Leipzig is fantastzig !!

From the figures and information we received, the German canine organisation could well be meritoriously rewarded for their kind offer to take over the organisation of this year’s FCI General Assembly and World Dog Show.

The dishes on the menu offered in Leipzig are very promising and impressive: that will be the year of all records.

The “Canine Week” in Leipzig will start with the FCI General Assembly to be held on 6-7 November 2017.

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Y. De Clercq
FCI Executive Director
Effects of maternal investment, temperament, and cognition on guide dog success
  1. Emily E. Braya,b,1,
  2. Mary D. Sammelc,
  3. Dorothy L. Cheneyd,1,
  4. James A. Serpelle, et
  5. Robert M. Seyfartha

Author Affiliations

  1. aDepartment of Psychology, University of Pennsylvania, Philadelphia, PA 19104;
  2. bSchool of Anthropology, The University of Arizona, Tucson, AZ 85721;
  3. cDepartment of Biostatistics, Epidemiology and Bioinformatics, Perelman School of Medicine, University of Pennsylvania, Philadelphia, PA 19104;
  4. dDepartment of Biology, University of Pennsylvania, Philadelphia, PA 19104;
  5. eDepartment of Clinical Studies, School of Veterinary Medicine, University of Pennsylvania, Philadelphia, PA 19104.

Source :

Proceedings of the National Academy of Sciences of the United States of America


A successful guide dog must navigate a complex world, avoid distractions, and respond adaptively to unpredictable events. What leads to success? We followed 98 puppies from birth to adulthood. Puppies were enrolled in a training program where only ∼70% achieved success as guide dogs. More intense mothering early in life was associated with program failure. In addition, mothers whose nursing style required greater effort by puppies produced more successful offspring. Among young adult dogs, poor problem-solving abilities, perseveration, and apparently greater anxiety when confronted with a novel object were also associated with program failure. Results mirror the results from rodents and humans, reaffirming the enduring effects on adult behavior of maternal style and individual differences in temperament and cognition.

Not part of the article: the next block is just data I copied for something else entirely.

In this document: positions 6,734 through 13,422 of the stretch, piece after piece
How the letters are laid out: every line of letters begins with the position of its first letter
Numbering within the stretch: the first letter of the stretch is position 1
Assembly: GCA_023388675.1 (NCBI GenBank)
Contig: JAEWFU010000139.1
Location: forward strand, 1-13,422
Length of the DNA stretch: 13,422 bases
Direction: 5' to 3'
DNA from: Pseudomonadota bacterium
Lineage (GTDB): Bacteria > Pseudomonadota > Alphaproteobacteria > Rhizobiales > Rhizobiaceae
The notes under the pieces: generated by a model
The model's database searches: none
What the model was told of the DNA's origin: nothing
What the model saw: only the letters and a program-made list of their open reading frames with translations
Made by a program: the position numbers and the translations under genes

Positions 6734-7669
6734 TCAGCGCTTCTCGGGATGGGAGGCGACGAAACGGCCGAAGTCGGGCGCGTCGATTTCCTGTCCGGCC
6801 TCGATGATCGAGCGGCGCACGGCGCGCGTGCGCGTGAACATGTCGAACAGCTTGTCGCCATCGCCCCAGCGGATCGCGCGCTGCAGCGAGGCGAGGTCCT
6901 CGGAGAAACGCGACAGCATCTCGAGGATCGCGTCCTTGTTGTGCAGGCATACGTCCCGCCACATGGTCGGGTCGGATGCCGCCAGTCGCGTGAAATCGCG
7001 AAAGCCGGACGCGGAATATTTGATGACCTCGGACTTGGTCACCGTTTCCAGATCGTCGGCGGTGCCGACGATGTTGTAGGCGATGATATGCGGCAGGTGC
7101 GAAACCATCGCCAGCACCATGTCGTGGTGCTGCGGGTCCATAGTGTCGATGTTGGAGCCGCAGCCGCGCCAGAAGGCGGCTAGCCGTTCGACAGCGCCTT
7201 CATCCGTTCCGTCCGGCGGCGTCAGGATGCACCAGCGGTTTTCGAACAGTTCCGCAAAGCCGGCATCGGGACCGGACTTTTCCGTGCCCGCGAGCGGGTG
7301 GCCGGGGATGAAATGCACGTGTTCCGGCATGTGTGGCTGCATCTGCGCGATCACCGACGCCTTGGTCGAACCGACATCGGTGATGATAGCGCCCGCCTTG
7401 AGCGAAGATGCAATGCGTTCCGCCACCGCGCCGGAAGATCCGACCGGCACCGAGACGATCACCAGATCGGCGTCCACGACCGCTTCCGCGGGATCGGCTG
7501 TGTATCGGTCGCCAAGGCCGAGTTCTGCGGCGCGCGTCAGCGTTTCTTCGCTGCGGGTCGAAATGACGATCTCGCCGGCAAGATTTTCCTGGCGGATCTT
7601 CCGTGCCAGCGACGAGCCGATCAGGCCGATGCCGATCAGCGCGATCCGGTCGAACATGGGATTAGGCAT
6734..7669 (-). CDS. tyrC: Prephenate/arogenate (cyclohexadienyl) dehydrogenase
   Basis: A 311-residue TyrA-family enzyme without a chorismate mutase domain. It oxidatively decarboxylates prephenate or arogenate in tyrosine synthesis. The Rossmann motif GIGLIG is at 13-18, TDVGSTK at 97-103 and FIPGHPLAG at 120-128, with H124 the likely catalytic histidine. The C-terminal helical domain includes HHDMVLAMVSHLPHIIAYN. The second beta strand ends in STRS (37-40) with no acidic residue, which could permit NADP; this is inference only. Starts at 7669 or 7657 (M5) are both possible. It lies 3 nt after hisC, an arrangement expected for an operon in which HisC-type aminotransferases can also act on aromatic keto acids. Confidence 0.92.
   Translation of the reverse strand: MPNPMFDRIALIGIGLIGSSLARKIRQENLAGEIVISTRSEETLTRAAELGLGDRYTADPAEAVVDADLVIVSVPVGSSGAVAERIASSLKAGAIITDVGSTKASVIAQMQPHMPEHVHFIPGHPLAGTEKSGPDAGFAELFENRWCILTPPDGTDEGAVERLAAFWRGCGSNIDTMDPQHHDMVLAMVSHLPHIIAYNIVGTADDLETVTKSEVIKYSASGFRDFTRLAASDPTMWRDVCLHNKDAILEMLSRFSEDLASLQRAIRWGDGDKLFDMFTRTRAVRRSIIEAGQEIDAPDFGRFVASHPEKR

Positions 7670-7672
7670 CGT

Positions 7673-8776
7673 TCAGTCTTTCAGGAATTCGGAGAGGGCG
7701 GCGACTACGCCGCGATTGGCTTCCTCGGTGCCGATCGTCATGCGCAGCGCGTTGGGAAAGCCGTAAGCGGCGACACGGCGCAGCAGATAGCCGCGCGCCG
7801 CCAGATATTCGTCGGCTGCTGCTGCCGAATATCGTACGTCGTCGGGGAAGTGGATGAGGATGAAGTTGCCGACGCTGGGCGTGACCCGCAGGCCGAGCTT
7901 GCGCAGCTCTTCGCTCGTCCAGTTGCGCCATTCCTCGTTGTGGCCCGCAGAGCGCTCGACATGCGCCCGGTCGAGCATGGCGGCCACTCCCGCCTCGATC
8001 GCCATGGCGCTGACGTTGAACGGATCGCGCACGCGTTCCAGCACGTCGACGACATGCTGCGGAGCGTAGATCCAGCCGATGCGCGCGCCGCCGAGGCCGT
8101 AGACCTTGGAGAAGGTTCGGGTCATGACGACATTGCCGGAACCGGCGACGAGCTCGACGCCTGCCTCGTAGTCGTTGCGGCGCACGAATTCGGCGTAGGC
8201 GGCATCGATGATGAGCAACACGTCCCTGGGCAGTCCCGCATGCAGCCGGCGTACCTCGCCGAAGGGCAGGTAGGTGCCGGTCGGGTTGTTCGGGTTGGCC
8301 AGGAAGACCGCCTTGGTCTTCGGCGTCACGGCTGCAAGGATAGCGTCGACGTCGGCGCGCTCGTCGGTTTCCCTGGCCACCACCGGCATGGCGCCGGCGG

A continuing debate in studies of social development in both humans and other animals is the extent to which early life experiences affect adult behavior. Also unclear are the relative contributions of cognitive skills (“intelligence”) and temperament for successful outcomes. Guide dogs are particularly suited to research on these questions. To succeed as a guide dog, individuals must accomplish complex navigation and decision making without succumbing to distractions and unforeseen obstacles. Faced with these rigorous demands, only ∼70% of dogs that enter training ultimately achieve success. What predicts success as a guide dog? To address these questions, we followed 98 puppies from birth to adulthood. We found that high levels of overall maternal behavior were linked with a higher likelihood of program failure. Furthermore, mothers whose nursing style required greater effort by puppies were more likely to produce successful offspring, whereas mothers whose nursing style required less effort were more likely to produce offspring that failed. In young adults, an inability to solve a multistep task quickly, compounded with high levels of perseveration during the task, was associated with failure. Young adults that were released from the program also appeared more anxious, as indicated by a short latency to vocalize when faced with a novel object task. Our results suggest that both maternal nursing behavior and individual traits of cognition and temperament are associated with guide dog success.

This article contains supporting information at www.pnas.org/lookup/suppl/doi:10.1073/pnas.1704303114/-/DCSupplemental